Seeing the Invisible

Human beings have been trying to figure out the elementary composition of the universe since the era of ancient Greece. Democritus, an ancient Greek philosopher, created atomic theory. In the atomic theory, everything is composed of “atoms” (from the Greek meaning “can’t be cut”) and these atoms are physically indivisible.1 The ancient Greeks speculated on …

Celebrating Science at a Science Fiction Convention

I am a second-generation science fiction fan; my parents have been Star Trek fans since the ‘60s, and I grew up on PBS reruns of Doctor Who in the ‘80s. Like so many others, my appreciation for science fiction definitely played a role in developing my interests in real-world science. One of my favorite ways …

How do scientists determine the texture of cells?

trout gill cell AFM

This post was co-authored by Arielle Mensch & Yi Cui We recently received a very intriguing question from a 12-year old reader, Olivia, who asked, “How do scientists figure out the texture of cells?” This is a great question, and like most great questions, the answer is a bit complicated! Scientists have a variety of …

Royal Rife’s Universal Microscope (and Why It Can’t Exist)

Royal Rife

In the 1930s, microscope designer Royal Rife made a splash with reports that he had designed a new microscope that could view nanoscale objects such as viruses!1 The only problem was that it didn’t work. In fact, it couldn’t work, based on the basic physics of light. Rife was attempting to improve upon the optical …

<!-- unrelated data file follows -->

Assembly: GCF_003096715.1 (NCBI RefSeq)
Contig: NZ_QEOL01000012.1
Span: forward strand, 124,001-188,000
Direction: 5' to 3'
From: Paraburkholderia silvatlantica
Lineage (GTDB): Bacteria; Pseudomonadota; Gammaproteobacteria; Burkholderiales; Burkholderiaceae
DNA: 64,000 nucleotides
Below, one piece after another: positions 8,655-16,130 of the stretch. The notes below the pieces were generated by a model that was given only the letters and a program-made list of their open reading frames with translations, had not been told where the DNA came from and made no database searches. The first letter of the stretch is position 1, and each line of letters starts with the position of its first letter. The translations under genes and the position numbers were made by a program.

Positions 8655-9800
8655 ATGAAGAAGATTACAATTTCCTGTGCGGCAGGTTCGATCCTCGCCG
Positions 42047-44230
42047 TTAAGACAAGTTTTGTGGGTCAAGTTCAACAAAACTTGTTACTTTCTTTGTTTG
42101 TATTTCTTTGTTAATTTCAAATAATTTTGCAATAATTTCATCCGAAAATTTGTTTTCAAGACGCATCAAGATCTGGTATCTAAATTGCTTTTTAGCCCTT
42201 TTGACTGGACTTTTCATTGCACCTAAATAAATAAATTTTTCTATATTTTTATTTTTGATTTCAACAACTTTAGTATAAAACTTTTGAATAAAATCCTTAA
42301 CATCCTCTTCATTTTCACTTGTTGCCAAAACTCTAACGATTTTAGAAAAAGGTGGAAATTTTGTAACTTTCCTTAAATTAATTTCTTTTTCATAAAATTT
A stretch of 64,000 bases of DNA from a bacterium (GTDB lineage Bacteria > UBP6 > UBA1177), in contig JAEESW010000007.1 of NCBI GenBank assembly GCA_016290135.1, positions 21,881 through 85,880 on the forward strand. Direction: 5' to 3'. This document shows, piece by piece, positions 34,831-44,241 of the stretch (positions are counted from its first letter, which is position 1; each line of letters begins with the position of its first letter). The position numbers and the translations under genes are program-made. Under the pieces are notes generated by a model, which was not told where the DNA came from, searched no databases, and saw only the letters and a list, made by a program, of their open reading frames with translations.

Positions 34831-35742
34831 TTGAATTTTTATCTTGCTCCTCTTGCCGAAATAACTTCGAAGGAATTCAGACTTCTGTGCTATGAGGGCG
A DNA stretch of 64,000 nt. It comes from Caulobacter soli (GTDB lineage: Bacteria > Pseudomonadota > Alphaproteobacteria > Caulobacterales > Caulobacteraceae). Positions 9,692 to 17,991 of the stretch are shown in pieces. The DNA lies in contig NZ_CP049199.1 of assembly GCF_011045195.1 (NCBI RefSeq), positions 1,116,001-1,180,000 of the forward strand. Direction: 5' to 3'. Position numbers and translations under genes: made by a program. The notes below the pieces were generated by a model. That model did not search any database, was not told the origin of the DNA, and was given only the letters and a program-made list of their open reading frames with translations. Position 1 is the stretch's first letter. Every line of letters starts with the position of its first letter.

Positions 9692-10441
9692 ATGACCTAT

Nature Under a Microscope: Exploring the Beauty of Nanoscience

Towering mountains are stretching beyond my sight, flaming roses are blossoming by my side, shooting stars are dashing above my head. You might think that I am traveling to some wondrous destination, wandering in a mountainous area and enjoying the dark expanse of the glorious starry night, but what if I were to tell you …

National Lab Travelogue: A day in the life of a graduate student visiting the Pacific Northwest National Laboratory

As a life-long nerd and science-lover, it is hard to imagine a laboratory that could get me more excited than Galya Orr’s lab at the Pacific Northwest National Laboratory (PNNL). Galya is a collaborator within the Center for Sustainable Nanotechnology. I had the great opportunity to travel to her lab at the Environmental Molecular Sciences …

Publication Summary: Dark Field Microscopy Makes Nanoparticles Light Up

This post is part of our ongoing series of public-friendly summaries describing research articles that have been published by members of the Center for Sustainable Nanotechnology. Katie Hurley and Nathan Klein, a doctoral mentor/undergraduate mentee team at the University of Minnesota, were co-first authors on this paper. Katie says, “In this post I want to point …

How Can You See an Atom? – ACS Reactions Video

Here at Sustainable Nano, we've published several posts talking about the instrumentation used by researchers in the Center for Sustainable Nanotechnology to visualize nanoparticles and cell membranes, such as atomic force microscopy and super-resolution fluorescence microscopy. For this week's post, we're sharing a video produced by the American Chemical Society's Reactions series, called "How Can You See an Atom?" The …